Wi-Fi Goes for a Ride—in the Slow Lane

In-car system is reliable but may distract drivers: Mossberg
By Jim O'Neill,  Newser User
Posted Nov 13, 2008 10:06 AM CST
Sterling Pratz, CEO and founder of Autonet Mobile, looks through a window above an Autonet Mobile device installed in a car at the Consumer Electronics Show (CES) in Las Vegas, Monday, Jan. 7, 2008.   (AP Photo/Paul Sakuma)
camera-icon View 1 more image

(Newser) – Wi-Fi has moved to the car, with Chrysler and Autonet Mobile teaming up to offer connectivity on wheels. It's a neat idea that works reasonably well, writes Walt Mossberg in the Wall Street Journal, though speed isn't great, and the initial cost is steep. Moreover, "the company says the service is only for passengers, not drivers, but there's no technical barrier to a driver using it," he writes.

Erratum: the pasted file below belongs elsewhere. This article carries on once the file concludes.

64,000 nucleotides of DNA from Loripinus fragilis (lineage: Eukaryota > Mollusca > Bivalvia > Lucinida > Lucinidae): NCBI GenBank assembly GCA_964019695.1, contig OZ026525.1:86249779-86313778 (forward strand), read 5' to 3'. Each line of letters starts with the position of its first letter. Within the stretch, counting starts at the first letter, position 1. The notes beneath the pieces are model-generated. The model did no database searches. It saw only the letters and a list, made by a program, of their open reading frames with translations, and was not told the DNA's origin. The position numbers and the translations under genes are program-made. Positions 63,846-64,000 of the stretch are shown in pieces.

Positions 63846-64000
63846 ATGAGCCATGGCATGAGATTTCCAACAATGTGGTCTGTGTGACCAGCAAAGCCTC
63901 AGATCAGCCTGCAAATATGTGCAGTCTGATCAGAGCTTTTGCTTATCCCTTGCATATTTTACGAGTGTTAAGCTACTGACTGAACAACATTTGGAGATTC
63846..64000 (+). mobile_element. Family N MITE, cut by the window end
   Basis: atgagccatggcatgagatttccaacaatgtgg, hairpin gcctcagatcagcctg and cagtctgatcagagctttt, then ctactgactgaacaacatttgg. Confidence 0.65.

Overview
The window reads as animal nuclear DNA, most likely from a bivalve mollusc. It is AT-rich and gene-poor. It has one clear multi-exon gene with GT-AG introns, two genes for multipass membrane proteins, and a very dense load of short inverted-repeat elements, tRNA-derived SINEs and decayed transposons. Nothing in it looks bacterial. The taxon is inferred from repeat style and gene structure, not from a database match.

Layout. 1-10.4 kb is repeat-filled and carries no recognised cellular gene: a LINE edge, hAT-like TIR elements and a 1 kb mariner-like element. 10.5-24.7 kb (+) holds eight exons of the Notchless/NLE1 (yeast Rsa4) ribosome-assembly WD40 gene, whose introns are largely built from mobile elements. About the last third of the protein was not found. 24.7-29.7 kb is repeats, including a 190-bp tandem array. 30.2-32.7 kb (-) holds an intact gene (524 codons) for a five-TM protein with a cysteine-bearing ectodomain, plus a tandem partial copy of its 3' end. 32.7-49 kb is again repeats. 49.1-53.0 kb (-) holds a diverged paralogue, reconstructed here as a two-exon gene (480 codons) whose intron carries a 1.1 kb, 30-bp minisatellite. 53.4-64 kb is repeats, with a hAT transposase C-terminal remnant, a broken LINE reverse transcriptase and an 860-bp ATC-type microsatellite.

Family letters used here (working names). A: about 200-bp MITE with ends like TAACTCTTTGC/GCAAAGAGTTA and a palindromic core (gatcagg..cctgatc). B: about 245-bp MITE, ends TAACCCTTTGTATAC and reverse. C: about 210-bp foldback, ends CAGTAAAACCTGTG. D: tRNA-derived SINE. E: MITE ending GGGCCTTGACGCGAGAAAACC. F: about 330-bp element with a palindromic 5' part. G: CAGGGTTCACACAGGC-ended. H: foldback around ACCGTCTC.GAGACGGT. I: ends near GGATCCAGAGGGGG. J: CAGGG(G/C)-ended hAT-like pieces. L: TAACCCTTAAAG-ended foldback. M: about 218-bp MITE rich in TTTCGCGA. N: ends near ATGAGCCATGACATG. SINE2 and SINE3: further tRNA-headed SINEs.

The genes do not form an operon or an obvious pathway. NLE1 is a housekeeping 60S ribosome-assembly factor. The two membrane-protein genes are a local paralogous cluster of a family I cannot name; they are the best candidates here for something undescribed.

A router in the trunk or cargo area brings in a signal, which is reliable but can drag. "Though some videos froze on me, I never lost Autonet's Internet connection, whether moving slowly through downtown D.C. or moving faster on suburban highways and streets," Mossberg writes. It’s also pricey, at $499 for the router plus monthly fees, and the hard-wired device can't be moved from vehicle to vehicle.